ProPublica reported, “Not included in the exemption, however, are those who hold long-term temporary visas — such as students or employees — who have the right to live in the United States for years at a time, as well as to travel abroad and back as they please.”
People with business in the United States also are affected:
Students studying in the U.S. are affected too:
Darweesh was detained at John F. Kennedy airport in New York on January 27.
According to CNN, Darweesh was released due to exemptions in Trump’s order “that allow the State and Homeland Security departments to admit individuals into the US on a case-by-case base for certain reasons, including when the person is already in transit and it would cause undue hardship and would not pose a threat to the security of the US.”
The lawsuit says that Darweesh is an Iraqi husband and father of three. He is 53-years-old, and his children are ages 20, 15, and 7, according to the suit.
The lawsuit says that Darweesh was previously targeted while in Iraq for his service to the United States military.
The lawsuit says that Darweesh worked as an interpreter for the U.S. Army 101st Airporne in Baghdad and Mosul in 2003 and 2004; worked as an interpreter for the 91st Engineering Unit at the Baghdad Airport in 2004; worked as a Project Engineer for the U.S. Government Projects Contracting Office Oil Sector of North Iraq in 2005 and 2006; and worked for the U.S. government’s Vessar contractors from 2006 to 2011.
In one incident, the lawsuit contends, while working at the Baghdad Airport, the Baghdad police – known to be affiliated with anti-American militias – entered Darweesh’s home and said they were looking for a terrorist. When two of his co-workers were then killed, Darweesh feared for his safety and left Baghdad for Kirkuk, the lawsuit contends. On another occasion, men in a BMW whom Darweesh believes were terrorists twice asked local shopkeepers where he lived. Fearing again for his safety, he fled Kirkuk to Erbil. He then decided to apply for a visa to come to the United States.
Read more about Darweesh here:
Haider Sameer Abdulkhaleq Alshawi
Those working on behalf of Darweesh also filed suit in the name of Alwashi, an Iraqi man who was seeking to join his wife and young son in America.
According to the lawsuit, Alshawi was granted a Follow to Join Visa on January 11, 2017 to rejoin his wife and son, who were granted refugee status due to their family’s association with the United States military.
Alshawi’s wife had worked for a U.S. contractor, the Independent reported.
The lawsuit says that Alshawi’s wife and son were resettled in Houston, Texas.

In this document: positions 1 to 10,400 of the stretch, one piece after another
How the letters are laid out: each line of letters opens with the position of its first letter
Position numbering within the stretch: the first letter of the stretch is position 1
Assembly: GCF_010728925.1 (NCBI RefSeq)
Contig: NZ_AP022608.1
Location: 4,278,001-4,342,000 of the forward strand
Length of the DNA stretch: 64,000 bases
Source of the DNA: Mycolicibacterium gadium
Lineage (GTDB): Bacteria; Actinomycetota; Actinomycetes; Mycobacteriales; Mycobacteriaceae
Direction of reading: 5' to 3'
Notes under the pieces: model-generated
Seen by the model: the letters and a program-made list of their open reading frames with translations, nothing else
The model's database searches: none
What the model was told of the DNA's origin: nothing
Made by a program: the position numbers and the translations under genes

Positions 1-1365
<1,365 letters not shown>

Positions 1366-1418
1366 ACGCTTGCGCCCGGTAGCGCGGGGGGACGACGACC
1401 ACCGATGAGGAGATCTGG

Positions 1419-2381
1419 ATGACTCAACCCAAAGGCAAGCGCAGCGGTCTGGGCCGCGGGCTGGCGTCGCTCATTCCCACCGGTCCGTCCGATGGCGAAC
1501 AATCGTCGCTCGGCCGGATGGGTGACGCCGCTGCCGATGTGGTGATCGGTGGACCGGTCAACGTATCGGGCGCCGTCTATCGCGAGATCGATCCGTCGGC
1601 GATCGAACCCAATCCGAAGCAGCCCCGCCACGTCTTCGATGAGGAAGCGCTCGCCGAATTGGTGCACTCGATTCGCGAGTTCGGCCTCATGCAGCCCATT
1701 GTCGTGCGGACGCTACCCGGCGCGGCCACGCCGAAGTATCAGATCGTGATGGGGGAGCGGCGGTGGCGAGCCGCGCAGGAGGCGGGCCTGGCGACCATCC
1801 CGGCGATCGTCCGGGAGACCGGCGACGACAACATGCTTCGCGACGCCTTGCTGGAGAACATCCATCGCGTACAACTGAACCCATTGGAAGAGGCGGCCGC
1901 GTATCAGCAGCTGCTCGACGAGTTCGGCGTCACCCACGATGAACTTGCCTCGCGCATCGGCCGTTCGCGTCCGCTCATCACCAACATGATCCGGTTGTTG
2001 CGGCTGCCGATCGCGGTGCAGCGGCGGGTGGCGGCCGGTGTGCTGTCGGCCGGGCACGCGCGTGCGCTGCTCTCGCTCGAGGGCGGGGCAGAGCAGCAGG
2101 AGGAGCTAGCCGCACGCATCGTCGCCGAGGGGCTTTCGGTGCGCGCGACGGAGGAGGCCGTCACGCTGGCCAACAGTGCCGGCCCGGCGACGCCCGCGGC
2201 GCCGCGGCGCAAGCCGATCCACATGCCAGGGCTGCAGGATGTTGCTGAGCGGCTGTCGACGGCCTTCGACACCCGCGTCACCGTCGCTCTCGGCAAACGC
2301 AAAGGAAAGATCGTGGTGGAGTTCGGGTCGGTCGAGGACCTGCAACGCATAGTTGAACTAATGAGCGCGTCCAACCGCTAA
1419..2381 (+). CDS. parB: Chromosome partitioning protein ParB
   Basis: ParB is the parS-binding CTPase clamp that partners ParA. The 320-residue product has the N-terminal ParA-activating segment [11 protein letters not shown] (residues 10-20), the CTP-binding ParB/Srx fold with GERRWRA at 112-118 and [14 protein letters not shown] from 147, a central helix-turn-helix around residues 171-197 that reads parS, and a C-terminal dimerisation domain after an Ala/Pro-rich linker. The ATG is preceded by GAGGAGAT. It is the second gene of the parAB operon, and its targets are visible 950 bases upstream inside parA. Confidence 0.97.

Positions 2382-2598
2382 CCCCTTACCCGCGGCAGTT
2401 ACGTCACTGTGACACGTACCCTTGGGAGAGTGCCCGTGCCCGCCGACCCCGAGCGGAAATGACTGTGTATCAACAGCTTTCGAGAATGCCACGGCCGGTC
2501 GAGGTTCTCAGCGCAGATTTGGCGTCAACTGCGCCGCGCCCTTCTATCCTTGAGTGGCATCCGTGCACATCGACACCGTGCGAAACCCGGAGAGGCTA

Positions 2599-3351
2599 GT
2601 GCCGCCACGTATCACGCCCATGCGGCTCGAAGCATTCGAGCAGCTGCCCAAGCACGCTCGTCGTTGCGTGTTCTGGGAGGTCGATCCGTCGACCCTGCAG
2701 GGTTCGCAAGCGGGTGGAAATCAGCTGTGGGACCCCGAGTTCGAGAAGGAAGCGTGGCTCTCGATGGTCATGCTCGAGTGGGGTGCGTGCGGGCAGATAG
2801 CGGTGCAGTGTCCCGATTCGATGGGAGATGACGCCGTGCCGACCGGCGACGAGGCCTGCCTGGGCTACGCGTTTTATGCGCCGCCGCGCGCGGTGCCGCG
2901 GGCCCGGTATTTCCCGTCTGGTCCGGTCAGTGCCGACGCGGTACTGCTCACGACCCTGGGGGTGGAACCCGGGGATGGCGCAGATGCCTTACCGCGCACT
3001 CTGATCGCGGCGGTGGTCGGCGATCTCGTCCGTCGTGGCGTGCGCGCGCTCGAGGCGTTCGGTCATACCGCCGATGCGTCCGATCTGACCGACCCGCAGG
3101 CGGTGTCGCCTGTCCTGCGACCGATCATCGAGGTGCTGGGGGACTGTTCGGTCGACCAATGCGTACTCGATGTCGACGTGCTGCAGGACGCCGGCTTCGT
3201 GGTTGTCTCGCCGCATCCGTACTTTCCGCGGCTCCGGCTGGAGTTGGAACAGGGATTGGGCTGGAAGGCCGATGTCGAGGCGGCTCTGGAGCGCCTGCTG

Alshawi graduated with an accounting degree in 2006 from Baghdad University. Alshawi and his wife Duniyya Alshawi have been married since 2008.
Alshawi’s wife worked for Falcon Security Group, a U.S. contractor, from 2006 to 2007 as an accountant, the lawsuit says. Her brother worked for the contractor as an accountant as well.
According to the lawsuit, “Mr. Alshawi heard through neighbors in the family’s community in Baghdad that, due to the family’s association with the U.S. military, insurgents thought that they were collaborators.” Members of his extended family were blown up by insurgents with an IED, the lawsuit said.
Stopped in Cairo
Seven people – from Iraq and Yemen – were detained at the Cairo airport, according to ABC News.
Sahar Alghnimi – Going to Visit Her Cancer-Stricken Mother
ABC News reported that a Syrian woman, Sahar Alghnimi, was detained in Chicago, where she had arrived to see her mother, who was being treated for cancer. She was sent back to Saudi Arabia, reported ABC.
A woman who studied at Clemson reported that she was not allowed back into the United States from Iran:
Asghar Farhadi – Oscar Nominated Filmmaker From Iran
Daily Variety reported that the executive order may prevent Iranian filmmaker Asghar Farhadi from attending the 2017 Academy Awards; he “wrote and directed the 2017 Oscar-nominated foreign language film ‘The Salesman,'” Variety reported.
Farhadi already won an Oscar for 2011’s A Separation, and when he accepted that award, he famously acknowledged how politics had kept Iranian culture hidden from the world.
Read more about Farhadi here:
Other Reports on Social Media
Other accounts were coming in on social media, although they were not yet verified.
The Washington Post reported that a refugee family might be detained at San Francisco airport too.
Reza Zadeh – Stanford University Professor
A Stanford professor said that he was affected by the executive order:
The professor wrote that he was already in the U.S. “The US is my home & am happy here. Currently in the US & postponing international trips, hoping the situation clears,” he said on Twitter. Asked by a reporter if he was outside the U.S., he wrote: “No I am inside US and trapped essentially.”